G22.2590 - Natural Language Processing  -- Spring 2010 -- Prof. Grishman

Assignment #3

February 4, 2010

(1) [1.5 points] Using the grammar given in section 12.3 of J & M, determine the constituent structure of the sentences

a) Show the airlines with flights to Boston.
b) Show the airlines that fly to Boston.
c) I need to know the aircraft and flight number.
d) Do you prefer to go to Boston?
You do not have to use the grammar rules which account for agreement (sec. 12.3.4) or subcategorization (sec. 12.3.5).  If you don't want to draw trees, you can use parenthesis notation ("[S  [NP  [Nominal  [Noun flights]]] [VP [Verb crash]]]").  The grammar given in section 12.3 is summarized below.

Keep in mind that our goal in parsing a sentence is to get some handle on the meaning (semantics) of a sentence through its syntactic (grammatical) structure. The subject of a sentence (the np in s->np vp) and the object of a sentence (the np in vp -> v np) should in general reflect the 'who did what to whom' relationships.  In addition,
(2) [2 points] J&M 12.3:  Augment the rules of the J&M grammar in the manner described in sectionn 12.3.4 ("Agreement") to handle pronouns.  Deal properly with person/number and case (this means that your grammar should block both errors of number such as *"He eat" and errors of case such as *"Him eats.").
    Present tense verbs occur in two forms:  the singular ("eats") and the plural ("eat").  The only exception is the verb "be", which has a third form ("am") when the subject is "I".  For the purpose of this exercise, you do not have to account for this special behavior of "I am".
    Pronouns differ in person, number, and case:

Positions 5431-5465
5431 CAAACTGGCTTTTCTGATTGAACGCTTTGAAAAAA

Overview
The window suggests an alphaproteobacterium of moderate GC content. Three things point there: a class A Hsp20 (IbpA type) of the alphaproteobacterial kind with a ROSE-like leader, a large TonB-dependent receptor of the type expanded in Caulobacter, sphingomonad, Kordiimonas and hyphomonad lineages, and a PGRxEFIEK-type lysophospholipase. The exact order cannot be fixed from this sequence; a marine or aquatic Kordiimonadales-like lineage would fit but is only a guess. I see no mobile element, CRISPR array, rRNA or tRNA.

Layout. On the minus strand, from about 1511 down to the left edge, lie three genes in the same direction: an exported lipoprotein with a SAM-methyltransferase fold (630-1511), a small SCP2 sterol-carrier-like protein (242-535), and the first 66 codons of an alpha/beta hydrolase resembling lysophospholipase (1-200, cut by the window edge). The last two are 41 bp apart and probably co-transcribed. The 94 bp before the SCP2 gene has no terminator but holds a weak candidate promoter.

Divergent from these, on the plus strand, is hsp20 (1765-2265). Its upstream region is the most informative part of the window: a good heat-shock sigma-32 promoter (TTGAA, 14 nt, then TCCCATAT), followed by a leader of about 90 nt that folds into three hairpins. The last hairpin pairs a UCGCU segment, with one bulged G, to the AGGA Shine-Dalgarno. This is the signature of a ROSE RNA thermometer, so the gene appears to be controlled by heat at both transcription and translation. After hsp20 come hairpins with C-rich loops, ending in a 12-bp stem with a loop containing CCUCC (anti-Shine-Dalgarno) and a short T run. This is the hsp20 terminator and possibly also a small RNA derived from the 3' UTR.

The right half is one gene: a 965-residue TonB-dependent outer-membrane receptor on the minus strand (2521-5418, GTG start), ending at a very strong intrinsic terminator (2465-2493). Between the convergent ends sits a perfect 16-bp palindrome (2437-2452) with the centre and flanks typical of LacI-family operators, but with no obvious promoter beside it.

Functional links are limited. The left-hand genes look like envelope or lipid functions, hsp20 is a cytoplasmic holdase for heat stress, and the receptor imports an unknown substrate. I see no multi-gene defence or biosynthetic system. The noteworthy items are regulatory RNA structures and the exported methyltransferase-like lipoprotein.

1st person
2nd person
3rd person
he, she, it
him, her, it
    Ignoring the "I am" case, it is sufficient for purposes of person/number agreement to lump together 1st person singular ("I"), 2nd person singular ("you"), and all the plural pronouns ("we", "you", "they"), and distinguish them from 3rd person singular pronouns ("he", "she", "it"), putting the last in the 'pronoun-singular' category and all the others in the 'pronoun-plural' category.
    In addition, to capture the case constraints, you must distinguish nominative ("I", "he", "she") from accusative ("me", "him", "her") pronouns, keeping in mind that some ("you", "it") can fill either case.
     If you have constructed your grammar properly, you will have captured four constraints:

(3) [1 point] Using Jet (with grammar grammar1.txt) add a verb and a noun to the dictionary given (tiny1.dict) and parse two sentences,  using the top-down parser; submit the parses produced (copy and paste from the console log).  Download Jet and follow the Jet Guide for Assignment 3.  [Jet has expanded considerably since this release, but this smaller version is suited for the class assignments.]

Due  February 11th.

Please submit assignments at the beginning of class. (If you prefer to email the assignment, please send it to both grishman@cs.nyu.edu and asun@cs.nyu.edu with the subject line NLP - Assignment #3.)

Summary of Jurafsky and Martin English Grammar (section 12.3)


VP |

Aux NP VP | Wh-NP VP | Wh-NP Aux NP VP |

S and S
Pronoun |

Proper-Noun |

(Det) (Card) (Ord) (Quant) (AP) Nominal |

NP and NP
Noun Nominal | Noun | Nominal PP (PP) (PP) |

Nominal GerundVP | Nominal RelClause
Verb | Verb NP | Verb NP PP | Verb PP | Verb S | Verb to VP |

VP and VP
Preposition NP
GerundV | GerundV NP | GerundV PP | GerundV NP PP
(who | that) VP